Thelma’s Gaze

Pop songs from any era are infectious little bastards, I think. There’s a rotation on the local radio station, Clear Channel’s iron grip wearing the same few songs into the three tiny bones of our ears like barbed wire into an oak at the fence line. The 80’s station by me kind of ranges around and plays stuff from other decades. Tonight I was treated to a pair of tunes that make me twitch: “She’s So High,” by Tal Bachman, and “Jessie’s Girl,” by Rick Springfield. They’re catchy, yes, but the “girl” so crooningly sung about in each has no name, no personality– only an appearance and a status. An accessory for desire. I became a little bit frustrated and annoyed, and so went home and played through some of my own music– The Magnetic Fields came up, and I fared no better. And such things wouldn’t be a problem–everyone is the subject of their own story, and everyone else is merely an incidental actor in each other’s tale–except that women are consistently portrayed as faceless objects of desire in so many pop songs, rock songs, hip hop songs sung by men…

And men in women’s songs? They are actors. Often, they are the cause of the pain that many female artists express in song. Listen to Sheryl Crow’s music for many examples. Louise Post’s pains on Veruca Salt’s album “Resolver.” Ani DiFranco sings of strong women, but never that I’ve heard of a faceless sexualized man in her music, though she portrays many an asshole who is distinctly male. Others are perhaps a little more ambiguous.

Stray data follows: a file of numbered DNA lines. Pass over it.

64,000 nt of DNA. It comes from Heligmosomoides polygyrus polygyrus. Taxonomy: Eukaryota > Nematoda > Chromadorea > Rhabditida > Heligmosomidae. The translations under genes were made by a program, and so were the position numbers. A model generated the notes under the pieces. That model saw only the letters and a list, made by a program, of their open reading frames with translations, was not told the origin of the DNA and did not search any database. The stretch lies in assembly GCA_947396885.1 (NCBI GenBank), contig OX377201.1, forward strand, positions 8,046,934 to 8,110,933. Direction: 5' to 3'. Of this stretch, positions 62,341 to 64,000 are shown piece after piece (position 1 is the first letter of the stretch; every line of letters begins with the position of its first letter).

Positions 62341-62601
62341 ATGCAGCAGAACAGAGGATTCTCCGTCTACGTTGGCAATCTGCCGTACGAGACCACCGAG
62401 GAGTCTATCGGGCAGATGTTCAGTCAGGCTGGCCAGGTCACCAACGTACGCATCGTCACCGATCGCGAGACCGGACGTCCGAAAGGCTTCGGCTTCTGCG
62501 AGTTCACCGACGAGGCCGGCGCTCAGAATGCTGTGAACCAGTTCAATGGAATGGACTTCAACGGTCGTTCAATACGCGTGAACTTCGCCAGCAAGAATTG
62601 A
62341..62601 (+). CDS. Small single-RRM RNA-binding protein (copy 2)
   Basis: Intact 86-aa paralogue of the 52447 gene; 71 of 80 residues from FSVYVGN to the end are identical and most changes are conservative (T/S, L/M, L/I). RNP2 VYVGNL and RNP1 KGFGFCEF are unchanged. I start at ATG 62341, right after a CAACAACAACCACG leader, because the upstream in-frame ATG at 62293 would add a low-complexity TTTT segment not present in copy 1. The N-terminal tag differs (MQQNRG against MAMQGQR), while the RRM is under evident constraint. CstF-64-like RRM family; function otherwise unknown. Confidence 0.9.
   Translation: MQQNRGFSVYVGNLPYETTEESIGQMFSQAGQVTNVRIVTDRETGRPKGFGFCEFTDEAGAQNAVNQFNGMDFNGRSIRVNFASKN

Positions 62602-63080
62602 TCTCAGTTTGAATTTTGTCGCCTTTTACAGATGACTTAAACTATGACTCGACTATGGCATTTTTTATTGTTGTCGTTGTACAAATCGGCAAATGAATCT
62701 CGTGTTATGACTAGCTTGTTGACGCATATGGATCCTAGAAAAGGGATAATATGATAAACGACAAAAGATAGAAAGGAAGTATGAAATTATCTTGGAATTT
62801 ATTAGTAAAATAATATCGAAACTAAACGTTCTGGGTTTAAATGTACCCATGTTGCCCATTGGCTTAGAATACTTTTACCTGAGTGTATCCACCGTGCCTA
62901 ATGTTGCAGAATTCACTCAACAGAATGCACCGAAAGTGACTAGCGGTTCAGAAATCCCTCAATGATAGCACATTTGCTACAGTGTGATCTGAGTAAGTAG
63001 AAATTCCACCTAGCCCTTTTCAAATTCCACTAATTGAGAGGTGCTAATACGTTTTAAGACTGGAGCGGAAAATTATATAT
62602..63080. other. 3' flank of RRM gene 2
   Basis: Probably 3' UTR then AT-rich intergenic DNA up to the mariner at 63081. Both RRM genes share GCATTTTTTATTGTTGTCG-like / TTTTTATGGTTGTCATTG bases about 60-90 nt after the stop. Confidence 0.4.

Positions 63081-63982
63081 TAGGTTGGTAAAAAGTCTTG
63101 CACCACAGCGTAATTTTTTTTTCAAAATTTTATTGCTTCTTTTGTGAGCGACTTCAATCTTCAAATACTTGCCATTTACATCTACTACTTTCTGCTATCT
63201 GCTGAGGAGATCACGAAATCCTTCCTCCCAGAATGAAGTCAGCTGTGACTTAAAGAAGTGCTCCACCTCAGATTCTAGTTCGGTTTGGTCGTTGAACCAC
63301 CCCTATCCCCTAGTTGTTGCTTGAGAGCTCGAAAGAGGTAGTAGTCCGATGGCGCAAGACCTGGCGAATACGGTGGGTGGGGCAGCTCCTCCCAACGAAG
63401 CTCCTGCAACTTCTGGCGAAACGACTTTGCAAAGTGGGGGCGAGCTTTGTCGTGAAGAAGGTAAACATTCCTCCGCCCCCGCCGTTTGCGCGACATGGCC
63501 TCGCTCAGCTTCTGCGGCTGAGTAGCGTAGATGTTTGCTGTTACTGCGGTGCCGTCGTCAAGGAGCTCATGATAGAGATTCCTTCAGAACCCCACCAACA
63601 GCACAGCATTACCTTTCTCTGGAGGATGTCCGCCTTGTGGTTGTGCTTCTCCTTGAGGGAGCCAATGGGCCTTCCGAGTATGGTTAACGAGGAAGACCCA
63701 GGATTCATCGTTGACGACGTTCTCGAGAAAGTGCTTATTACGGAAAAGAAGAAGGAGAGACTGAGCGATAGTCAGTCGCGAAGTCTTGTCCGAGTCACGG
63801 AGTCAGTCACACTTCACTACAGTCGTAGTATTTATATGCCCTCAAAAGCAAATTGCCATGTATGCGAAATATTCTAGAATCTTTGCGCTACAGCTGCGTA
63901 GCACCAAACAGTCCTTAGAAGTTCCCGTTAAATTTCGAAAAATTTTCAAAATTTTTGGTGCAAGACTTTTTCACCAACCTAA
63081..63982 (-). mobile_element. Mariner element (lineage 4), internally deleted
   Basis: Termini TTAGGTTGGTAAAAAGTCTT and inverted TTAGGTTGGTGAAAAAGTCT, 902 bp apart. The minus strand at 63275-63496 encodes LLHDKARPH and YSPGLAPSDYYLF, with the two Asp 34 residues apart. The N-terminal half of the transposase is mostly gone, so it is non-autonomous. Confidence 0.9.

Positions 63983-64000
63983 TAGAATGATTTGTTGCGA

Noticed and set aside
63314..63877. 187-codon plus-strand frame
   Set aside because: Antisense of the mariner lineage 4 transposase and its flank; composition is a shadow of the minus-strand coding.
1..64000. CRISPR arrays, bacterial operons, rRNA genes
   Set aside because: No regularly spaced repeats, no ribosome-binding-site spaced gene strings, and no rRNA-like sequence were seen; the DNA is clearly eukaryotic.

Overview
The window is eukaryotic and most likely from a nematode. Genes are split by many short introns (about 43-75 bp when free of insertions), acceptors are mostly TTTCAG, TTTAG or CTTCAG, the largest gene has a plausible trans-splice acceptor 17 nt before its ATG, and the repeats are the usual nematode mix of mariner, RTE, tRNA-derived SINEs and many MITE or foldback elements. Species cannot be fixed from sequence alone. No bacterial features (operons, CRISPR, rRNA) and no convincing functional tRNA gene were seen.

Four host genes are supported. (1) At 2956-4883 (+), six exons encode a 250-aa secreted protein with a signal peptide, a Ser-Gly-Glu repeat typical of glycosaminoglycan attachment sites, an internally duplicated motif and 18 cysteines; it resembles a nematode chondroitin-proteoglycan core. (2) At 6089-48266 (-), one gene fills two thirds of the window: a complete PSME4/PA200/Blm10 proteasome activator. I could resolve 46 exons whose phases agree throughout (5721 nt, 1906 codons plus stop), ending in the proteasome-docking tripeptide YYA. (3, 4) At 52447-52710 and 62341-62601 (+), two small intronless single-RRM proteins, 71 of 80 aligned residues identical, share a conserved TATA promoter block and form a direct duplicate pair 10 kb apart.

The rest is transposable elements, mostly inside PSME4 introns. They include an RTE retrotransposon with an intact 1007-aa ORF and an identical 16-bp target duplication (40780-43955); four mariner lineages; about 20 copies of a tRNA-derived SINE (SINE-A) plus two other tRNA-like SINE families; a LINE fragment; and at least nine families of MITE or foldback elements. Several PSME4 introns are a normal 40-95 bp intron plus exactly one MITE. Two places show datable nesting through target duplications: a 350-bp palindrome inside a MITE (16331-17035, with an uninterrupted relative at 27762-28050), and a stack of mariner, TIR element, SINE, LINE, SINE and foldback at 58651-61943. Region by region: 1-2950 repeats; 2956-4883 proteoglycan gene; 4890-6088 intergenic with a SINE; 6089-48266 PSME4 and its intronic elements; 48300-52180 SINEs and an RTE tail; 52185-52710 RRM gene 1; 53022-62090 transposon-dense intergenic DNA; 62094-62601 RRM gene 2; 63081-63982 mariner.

I realized that this is something that sits uneasily in my mind. I have to shift its weight every now and again, think on it once more. Objectification, when it exists alongside other presentations, when it is shown as one portrayal of many, doesn’t strike me as terrible, because the expectation changes: the objectified party is not bound by that sole image of themselves– there are other models to emulate, other modes in which to exist. In isolation? It becomes the sole example. One is supposed to be like this narrowly defined image, and only this image– there is no other model, no other option to hold up and say, “See? We have all this at our fingertips from which to draw ideas about ourselves and our world’s interaction with those selves.” I think that what is damaging is the way such limited portrayals assign roles. I think perhaps the cure is a proliferation of alternative images.

So I decided to make a list. Lists are nice comforting things, at times. They give a sense of where things stand. This list is a list of all the songs I knew wherein a man was objectified for the female “gaze” (ear?) in a similar way to the literally thousands of songs that pose the reverse. I can only think of four, and three are by the same artist– the third only gains that status by the fact that the covering vocalist is a woman: “State Fair,” “The Olde Headboard,” and “High of Life,” all by Rasputina, and Bow Wow Wow’s recording of “I Want Candy,” by The Strangeloves. This troubles me more. There is a lot of music with which I am familiar, and this is all that comes immediately to mind. There is undoubtedly more out there– do you know any of it? Help me compile this list. Help me take apart these notions and hold them up to the light to see where the holes are. Help me lovingly dissect these notions of portrayal.

Bitter Sun, Sweet Sorrow